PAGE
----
The jury will hear the final arguments Friday in the trial of four people accused of plotting to assassinate Michigan Governor Gretchen Whitmer.
The jury will hear the final arguments Friday in the trial of four men accused of conspiracy to kidnap Michigan Governor Gretchen Whitmer, a case involving two people who provided information, undercover agents, secret recordings and confessions, and two accomplices.
Only one defendant, Daniel Harris, chose to testify in his own defense. On Thursday, however, his denial of any crime was met with an aggressive cross-examination in which prosecutors used his own words to show his contempt for Whitmer and even to suggest how he could be killed.
Adam Fox, Barry Croft Jr. and Brandon Caserta declined to testify, and defense attorneys called only a few witnesses. The four have denied any plans to take Whitmer to his holiday home in the fall of 2020, although they have been angry with the government and the restrictions imposed during the COVID-19 epidemic.
The men were arrested in October 2020 amid talks to raise 4,000 for an explosive that could blow up a bridge and stop police after the abduction, according to trial evidence. Fox twice traveled to northern Michigan to scout the area.
Defense attorneys, however, insisted that they were under the spell of informants and agents who were able to say and do their violent, provocative things.
Harris repeatedly answered “no” when his lawyer asked if he was part of a plot. His testimony was dangerous because he had faced numerous challenges from prosecutors who had been testifying against the group for days.
Harris and Assistant U.S. Attorney Jonathan Roth would occasionally talk to each other. At one point Harris said, “The next question.”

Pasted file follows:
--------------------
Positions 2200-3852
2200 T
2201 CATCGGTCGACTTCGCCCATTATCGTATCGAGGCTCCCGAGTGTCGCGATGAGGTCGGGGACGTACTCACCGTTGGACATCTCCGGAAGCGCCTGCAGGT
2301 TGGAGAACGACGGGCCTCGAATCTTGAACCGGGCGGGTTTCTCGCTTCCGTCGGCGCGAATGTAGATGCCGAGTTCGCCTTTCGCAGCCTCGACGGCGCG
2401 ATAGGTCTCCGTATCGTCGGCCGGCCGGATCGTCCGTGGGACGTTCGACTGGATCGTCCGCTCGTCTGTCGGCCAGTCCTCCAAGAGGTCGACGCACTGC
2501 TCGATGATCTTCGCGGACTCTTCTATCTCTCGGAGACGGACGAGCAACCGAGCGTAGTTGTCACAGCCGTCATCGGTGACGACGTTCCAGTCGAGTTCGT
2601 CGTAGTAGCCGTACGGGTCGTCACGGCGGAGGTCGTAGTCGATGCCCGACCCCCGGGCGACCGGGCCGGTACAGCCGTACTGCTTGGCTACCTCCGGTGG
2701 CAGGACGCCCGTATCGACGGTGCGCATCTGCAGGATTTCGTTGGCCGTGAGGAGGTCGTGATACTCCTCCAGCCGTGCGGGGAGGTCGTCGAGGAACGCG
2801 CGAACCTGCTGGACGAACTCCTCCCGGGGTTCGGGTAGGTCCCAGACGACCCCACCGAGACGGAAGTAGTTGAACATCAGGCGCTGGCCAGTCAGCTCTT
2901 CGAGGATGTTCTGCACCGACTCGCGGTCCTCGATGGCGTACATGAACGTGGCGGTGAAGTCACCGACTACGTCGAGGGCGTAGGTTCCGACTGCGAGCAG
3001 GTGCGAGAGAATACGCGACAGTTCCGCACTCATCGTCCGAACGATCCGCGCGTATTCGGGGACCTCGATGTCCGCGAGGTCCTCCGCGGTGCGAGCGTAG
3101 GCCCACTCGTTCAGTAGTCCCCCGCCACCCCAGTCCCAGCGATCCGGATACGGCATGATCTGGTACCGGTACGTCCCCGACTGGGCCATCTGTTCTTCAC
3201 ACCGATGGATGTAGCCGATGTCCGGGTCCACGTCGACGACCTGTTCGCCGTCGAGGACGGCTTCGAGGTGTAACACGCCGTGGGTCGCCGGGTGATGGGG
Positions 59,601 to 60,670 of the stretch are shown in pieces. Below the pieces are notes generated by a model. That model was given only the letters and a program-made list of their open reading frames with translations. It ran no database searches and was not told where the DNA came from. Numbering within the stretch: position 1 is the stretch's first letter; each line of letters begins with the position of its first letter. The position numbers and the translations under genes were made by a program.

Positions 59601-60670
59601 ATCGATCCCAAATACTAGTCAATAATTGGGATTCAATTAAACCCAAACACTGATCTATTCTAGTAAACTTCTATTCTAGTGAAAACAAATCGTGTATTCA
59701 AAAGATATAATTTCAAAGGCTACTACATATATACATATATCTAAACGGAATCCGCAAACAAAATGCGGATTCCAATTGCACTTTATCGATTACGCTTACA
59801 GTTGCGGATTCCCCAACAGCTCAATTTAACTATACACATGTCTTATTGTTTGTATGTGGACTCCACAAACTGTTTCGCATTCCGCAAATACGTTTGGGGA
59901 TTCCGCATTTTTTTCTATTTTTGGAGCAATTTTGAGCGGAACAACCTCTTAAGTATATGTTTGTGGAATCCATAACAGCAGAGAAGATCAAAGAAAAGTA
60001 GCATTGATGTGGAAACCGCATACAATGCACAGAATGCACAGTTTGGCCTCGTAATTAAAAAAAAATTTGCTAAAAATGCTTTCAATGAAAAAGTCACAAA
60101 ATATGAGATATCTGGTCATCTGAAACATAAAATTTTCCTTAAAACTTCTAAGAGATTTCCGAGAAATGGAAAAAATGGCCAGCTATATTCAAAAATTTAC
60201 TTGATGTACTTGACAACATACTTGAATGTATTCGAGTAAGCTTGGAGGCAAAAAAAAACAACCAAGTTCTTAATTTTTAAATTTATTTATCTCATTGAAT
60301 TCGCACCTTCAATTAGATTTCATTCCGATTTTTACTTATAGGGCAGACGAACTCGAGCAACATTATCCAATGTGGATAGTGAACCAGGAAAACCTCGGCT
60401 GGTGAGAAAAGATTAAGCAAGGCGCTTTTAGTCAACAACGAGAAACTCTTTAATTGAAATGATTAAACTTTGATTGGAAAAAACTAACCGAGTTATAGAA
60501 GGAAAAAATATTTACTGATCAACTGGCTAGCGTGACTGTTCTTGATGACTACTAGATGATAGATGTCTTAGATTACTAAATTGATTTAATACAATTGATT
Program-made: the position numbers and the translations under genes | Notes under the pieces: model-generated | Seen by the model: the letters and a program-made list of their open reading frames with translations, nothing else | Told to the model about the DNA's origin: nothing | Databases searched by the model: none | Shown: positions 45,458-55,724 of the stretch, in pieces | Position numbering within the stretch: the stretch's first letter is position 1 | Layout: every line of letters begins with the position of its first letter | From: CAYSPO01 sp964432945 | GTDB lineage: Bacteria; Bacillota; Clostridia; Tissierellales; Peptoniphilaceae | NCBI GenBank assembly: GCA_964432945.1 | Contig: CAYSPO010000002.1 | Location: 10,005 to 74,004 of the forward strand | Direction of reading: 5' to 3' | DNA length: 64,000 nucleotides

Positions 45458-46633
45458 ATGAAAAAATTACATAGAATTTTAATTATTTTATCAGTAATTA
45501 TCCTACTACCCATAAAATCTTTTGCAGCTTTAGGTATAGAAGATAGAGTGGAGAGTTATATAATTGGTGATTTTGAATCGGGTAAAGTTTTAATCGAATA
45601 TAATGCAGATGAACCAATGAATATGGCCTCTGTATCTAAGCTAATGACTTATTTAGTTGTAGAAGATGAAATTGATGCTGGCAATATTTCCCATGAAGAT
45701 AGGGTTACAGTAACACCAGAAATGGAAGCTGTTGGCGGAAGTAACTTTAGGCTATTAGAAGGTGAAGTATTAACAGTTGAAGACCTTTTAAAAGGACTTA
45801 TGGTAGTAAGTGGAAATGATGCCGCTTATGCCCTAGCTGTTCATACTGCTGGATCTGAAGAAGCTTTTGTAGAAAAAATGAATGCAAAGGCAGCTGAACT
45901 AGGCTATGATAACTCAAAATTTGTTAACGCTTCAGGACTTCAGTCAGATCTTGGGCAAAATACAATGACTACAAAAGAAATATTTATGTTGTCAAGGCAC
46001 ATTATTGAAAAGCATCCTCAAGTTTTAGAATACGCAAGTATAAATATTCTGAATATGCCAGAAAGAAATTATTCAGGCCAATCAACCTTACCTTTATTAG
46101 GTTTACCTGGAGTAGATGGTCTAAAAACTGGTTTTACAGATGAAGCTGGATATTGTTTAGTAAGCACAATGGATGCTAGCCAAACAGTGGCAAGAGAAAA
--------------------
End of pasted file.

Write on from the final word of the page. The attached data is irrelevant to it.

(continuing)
U.S. District Judge Robert Jonker later said, “Everyone can take it one step further.
Roth was confronted with his own chat messages about posing as a pizza deliveryman and killing Whitmer at his door. He reminded Harris, a former Marine, that he had worked with explosives while training with the group, especially in Luther, Michigan, in September 2020, about a month before their arrest.
Roth plays a conversation with Croft that militias overthrow governments in various states and talk about “breaking a few eggs” if necessary.
“When this guy talks about killing people with you at a dinner, you don’t get up and leave, are you, sir?” Roth asked. “You don’t say, ‘This party is not for me,’ are you, sir?”
“No,” Harris replied.
According to the government, a “shoot house” that resembled Whitmer’s second home was a key part of Luther’s training weekend. Harris admitted that he had brought the material but said that he had not made it with his house in mind.
He did not participate in the evening ride to Elk Rapids, Michigan, to scout Whitmer’s house and a bridge over the same weekend. Harris said he bought cheap beer and cigarettes for 200 so he could go back to camp and “hang out” with others.
Two other men, Ty Garbin and Caleb Franks, pleaded guilty and cooperated with investigators. Garbin said last week that the party had acted voluntarily and hoped the attacks before the election would cause national unrest and prevent Joe Biden from winning the presidency.
Whitmer, a Democrat, rarely spoke publicly about the abduction plot, although he did mention “surprises” during his term that seemed “out of the ordinary” when he filed for re-election on March 17.
He blamed former President Donald Trump for expressing anger over the coronavirus ban and for refusing to condemn right-wing extremists like those accused in the case. Whitmer says Trump was involved in the Jan. 6 Capital riots.
Find the full AP coverage of the Whitmer Kidnap Plot Trial here: https://apnews.com/hub/whitmer-kidnap-plot-trial
Report from White Detroit.